In 1973, Hayden Hewes, spurred by an article about the Aurora crash from journalist Bill Case, arrived in the small, Texan town, hoping to find clues still lingering after seventy-six years. What he found was a town that was almost indifferent to the claims. Sometimes they would respond to questioning, often they would refuse to speak about the incident at all. Of course, actual eyewitnesses were a little thin on the ground. Sometimes, Hewes’ team was allowed into the cemetery and sometimes they were barred from entering. He found it most frustrating.
Researcher Jim Marrs managed to get accounts from people that were alive at the time of the incident. Most of them were in their eighties by this time. One of his interviewees declared that the crash was a hoax, however it turned out that she had not been present at the time and had overheard her father saying it was a hoax after hearing of the incident.
Mary Evans saw the crash occur as a child, but her parents forbade her from going to the impact site.
Charlie Stephens was ten-years old when he saw the object fly overhead, trailing smoke and seemingly ‘in trouble’. As it disappeared from sight, he heard an explosion and saw smoke rising into the sky. He wanted to go investigate, but his father ordered him to finish his chores. Such was parental discipline in those halcyon days…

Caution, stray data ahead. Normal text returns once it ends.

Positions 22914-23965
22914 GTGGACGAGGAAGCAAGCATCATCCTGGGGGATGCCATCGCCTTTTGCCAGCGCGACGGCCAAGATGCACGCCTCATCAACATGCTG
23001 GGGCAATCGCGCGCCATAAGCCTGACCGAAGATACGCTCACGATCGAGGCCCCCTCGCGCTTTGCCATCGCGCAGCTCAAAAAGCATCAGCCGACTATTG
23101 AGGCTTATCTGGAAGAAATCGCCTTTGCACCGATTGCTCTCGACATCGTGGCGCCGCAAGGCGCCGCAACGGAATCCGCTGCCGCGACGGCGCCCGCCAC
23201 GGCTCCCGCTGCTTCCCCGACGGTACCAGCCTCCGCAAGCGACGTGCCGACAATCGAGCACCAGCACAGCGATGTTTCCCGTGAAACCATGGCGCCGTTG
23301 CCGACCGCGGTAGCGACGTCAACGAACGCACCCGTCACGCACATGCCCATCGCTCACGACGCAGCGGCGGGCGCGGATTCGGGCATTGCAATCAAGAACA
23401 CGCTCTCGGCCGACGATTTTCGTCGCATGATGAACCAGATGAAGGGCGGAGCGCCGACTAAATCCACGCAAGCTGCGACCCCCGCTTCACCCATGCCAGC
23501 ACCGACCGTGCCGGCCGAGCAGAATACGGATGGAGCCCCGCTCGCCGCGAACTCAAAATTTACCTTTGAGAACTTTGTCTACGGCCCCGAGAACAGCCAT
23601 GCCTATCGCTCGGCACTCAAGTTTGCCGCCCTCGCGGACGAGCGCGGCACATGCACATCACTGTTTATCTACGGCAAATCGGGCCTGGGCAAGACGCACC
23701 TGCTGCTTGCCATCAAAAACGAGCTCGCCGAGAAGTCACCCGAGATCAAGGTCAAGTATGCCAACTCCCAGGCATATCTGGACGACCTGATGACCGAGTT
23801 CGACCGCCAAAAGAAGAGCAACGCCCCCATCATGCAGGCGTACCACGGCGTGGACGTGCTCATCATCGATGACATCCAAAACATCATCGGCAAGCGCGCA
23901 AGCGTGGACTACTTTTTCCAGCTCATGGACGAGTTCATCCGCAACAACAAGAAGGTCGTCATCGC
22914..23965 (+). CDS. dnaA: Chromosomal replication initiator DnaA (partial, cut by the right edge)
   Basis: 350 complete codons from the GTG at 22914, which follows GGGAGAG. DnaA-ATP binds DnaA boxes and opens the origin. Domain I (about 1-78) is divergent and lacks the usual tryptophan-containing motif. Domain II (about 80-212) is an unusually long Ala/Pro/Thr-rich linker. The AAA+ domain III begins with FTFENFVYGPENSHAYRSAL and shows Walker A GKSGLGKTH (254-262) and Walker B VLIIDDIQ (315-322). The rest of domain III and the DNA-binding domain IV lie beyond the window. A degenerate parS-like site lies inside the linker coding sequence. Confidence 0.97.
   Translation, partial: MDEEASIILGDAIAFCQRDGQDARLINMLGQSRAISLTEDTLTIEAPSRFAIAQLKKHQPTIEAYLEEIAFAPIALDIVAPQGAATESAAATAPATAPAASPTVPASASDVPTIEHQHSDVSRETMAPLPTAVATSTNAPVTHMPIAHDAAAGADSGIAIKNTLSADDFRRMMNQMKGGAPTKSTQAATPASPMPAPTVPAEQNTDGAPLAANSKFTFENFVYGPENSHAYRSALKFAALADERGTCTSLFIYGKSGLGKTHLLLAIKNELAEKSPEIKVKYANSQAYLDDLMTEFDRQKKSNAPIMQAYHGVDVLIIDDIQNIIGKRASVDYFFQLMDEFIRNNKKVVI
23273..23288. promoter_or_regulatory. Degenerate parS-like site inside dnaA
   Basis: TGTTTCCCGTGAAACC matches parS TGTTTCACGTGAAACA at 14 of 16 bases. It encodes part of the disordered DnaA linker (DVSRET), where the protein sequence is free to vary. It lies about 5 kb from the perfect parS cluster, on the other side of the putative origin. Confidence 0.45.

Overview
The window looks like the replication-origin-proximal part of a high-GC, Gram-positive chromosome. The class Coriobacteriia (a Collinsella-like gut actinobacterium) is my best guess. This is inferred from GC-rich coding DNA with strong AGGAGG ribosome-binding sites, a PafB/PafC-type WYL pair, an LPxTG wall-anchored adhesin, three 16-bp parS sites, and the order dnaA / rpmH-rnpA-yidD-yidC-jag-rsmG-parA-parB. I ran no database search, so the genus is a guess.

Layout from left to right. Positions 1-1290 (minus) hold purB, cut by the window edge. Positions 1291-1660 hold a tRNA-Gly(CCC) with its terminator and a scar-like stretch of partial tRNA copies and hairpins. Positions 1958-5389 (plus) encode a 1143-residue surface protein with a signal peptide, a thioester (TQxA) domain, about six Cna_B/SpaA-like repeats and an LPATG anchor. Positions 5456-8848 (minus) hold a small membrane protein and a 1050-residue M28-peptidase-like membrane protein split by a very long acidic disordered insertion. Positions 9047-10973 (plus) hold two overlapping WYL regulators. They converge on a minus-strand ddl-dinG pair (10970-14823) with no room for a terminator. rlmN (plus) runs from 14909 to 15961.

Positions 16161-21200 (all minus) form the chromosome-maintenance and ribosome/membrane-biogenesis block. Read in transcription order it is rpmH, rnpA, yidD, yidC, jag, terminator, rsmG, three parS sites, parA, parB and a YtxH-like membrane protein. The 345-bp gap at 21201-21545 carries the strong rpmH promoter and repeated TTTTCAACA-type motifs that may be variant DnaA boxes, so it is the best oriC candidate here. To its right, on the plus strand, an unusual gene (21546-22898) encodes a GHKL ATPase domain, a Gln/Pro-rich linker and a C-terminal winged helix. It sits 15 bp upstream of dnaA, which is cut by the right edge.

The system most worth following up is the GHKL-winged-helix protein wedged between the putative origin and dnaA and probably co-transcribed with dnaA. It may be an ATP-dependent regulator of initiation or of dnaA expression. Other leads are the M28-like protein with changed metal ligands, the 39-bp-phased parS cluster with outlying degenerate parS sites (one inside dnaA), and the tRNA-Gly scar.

Charlie’s father rode into town the next day and told him about the wreckage that had been lying about.
Brawley Oates purchased the land where the crash allegedly occurred in 1945. He found that the well that they wanted drinking water from was filled with metal and debris. Subsequently, he developed terrible arthritis in his joints, so bad that they swelled up to the size of golf balls. He told Jim Marrs that he believed radiation from the crash debris that was dumped into his well was the cause of his condition. Oates sealed up the well with an eight-foot by eight-foot concrete slab, leaving it completely inaccessible to researchers.
Undaunted, investigators scoured the crash site with metal detectors. Mostly they dug up old, rusty nails, bolts and other artefacts normal for rural America, but one chunk of silver metal was unlike anything they had found before.
The metallic lump was tested at an aerospace laboratory in 1973, almost immediately after being discovered and found to contain 95% pure aluminium and 5% iron. Normally when an aluminium and iron alloy is formed, the amount of iron generally amounts to less than one percent. Also, zinc is usually found at the same time. No zinc was found in the Aurora artefact.
John Schuessler, of the Mutual UFO Network (MUFON), next took the sample to the Anastas Labs in Houston, Texas and the previous results were confirmed. Further tests showed that the metal had been molten at some point and then cooled on the ground.
Several pieces of metal arrived on Dr Tom Gray’s desk at Kansas State University, allegedly from the Aurora crash. One was a large, spoked object and the others were small, dark, metallic strips. Dr Gray recognised the large object as a part from a water pump, made from mundane materials.
The dark strips, however, were more perplexing. Dr Gray’s tests showed that they were primarily iron, but they were unaffected by magnetism. He later found out that iron/zinc alloys can be either magnetic or non-magnetic, depending on how they are cooled. He explained this to the university newspaper, but their story failed to mention this, focussing on the ‘abnormal’ nature of the metal strips.